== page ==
If the Department of Veterans Affairs (VA) wanted to fire Lance Robinson, a Phoenix VA executive on administrative leave, the agency would have done it already says a law firm representing Robinson.
In fact, that the agency has not do so is tantamount to an admission that Robinson, who has been on administrative leave for two years, is innocent of any wrongdoing, attorneys from Shaw Bransford & Roth add in a press release.
The attorneys also say the department is under political pressure to find any reason to get rid of Robinson.
Robinson was initially suspended in May 2014 following an investigation into a scandal which rocked the Phoenix VA. Staff manipulated appointment wait times to make it appear as though veterans were receiving the care they needed while in actuality, veterans continued to die outside of the spotlight.
Two other VA executives at Phoenix also received suspensions. As recently as Dec. 14, 2015, Undersecretary for Health David Shulkin said the reason why Robinson isn’t yet terminated is because of an ongoing investigation. Deputy Secretary Sloan Gibson assured lawmakers that the agency will no longer wait for the Department of Justice or the inspector general to finish investigations before bringing down the hammer.
“We’ve waited too long, and we’re not going to do it again,” Gibson said at the hearing. “I’m not going to defer to the IG’s investigation or frankly, to a Department of Justice investigation, because I can’t be assured when it’s going to be completed.”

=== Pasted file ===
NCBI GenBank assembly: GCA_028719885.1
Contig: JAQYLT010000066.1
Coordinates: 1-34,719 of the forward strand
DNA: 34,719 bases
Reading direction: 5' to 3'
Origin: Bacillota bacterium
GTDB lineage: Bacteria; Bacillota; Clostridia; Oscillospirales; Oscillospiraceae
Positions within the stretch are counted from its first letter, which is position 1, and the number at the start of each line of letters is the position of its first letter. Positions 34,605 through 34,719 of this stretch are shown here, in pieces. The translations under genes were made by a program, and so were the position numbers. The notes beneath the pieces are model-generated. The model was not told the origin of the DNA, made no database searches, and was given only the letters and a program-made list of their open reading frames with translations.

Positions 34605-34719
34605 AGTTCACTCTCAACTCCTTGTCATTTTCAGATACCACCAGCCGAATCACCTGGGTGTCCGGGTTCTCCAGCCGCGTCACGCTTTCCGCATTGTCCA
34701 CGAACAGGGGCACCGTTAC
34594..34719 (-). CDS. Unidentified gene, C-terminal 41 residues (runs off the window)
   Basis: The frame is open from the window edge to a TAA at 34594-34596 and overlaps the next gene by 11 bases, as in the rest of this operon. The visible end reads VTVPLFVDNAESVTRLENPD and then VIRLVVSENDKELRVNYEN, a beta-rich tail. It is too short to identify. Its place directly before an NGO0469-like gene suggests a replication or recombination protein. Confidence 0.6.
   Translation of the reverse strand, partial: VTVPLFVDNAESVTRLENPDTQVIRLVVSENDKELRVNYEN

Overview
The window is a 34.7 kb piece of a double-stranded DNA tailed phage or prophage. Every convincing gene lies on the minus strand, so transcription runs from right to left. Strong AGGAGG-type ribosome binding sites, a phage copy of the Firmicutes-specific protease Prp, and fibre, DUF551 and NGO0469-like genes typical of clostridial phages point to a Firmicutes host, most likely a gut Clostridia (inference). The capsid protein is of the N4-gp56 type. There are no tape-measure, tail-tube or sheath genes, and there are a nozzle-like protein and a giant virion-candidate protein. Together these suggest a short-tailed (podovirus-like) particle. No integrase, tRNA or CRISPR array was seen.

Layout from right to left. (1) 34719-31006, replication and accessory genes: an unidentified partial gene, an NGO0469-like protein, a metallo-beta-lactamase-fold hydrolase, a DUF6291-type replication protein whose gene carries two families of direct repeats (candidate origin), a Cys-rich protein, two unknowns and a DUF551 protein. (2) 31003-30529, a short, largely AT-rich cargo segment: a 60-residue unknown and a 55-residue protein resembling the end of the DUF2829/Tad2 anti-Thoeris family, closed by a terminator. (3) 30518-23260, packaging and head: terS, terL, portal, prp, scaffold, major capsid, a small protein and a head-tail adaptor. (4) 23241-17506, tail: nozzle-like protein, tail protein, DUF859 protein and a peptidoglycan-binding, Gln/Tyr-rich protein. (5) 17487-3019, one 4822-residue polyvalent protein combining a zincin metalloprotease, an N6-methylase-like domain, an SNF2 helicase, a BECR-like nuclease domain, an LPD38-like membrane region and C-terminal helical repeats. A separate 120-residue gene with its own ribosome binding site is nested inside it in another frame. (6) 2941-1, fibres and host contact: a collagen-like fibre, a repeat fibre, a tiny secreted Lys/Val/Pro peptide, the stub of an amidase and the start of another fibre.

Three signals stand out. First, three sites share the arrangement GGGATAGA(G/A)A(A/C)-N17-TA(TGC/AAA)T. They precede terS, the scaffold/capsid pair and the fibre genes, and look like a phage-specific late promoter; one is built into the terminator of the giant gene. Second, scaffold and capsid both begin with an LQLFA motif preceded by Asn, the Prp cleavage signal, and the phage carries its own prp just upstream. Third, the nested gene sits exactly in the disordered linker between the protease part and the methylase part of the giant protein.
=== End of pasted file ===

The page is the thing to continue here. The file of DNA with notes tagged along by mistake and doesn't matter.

But attorneys say the VA has had the ability to fire Robinson since July 11, 2014, but has instead elected to keep him on administrative leave. The Department of Justice said April 22, 2015, it would not prosecute Robinson.
“The VA has spent the last year and a half squandering taxpayer dollars on repeated internal investigations into the same unfounded allegations in an attempt to substantiate a baseless removal action,” the attorneys write. “All this while, Mr. Robinson has been patiently waiting for the truth to come out. But after hearing yet another VA official give inaccurate and misleading information to Congress and to the public about him, Mr. Robinson couldn’t stay quiet any longer.”
The attorneys want the VA to come to a decision: either justify firing Robinson, or allow him to return to work.
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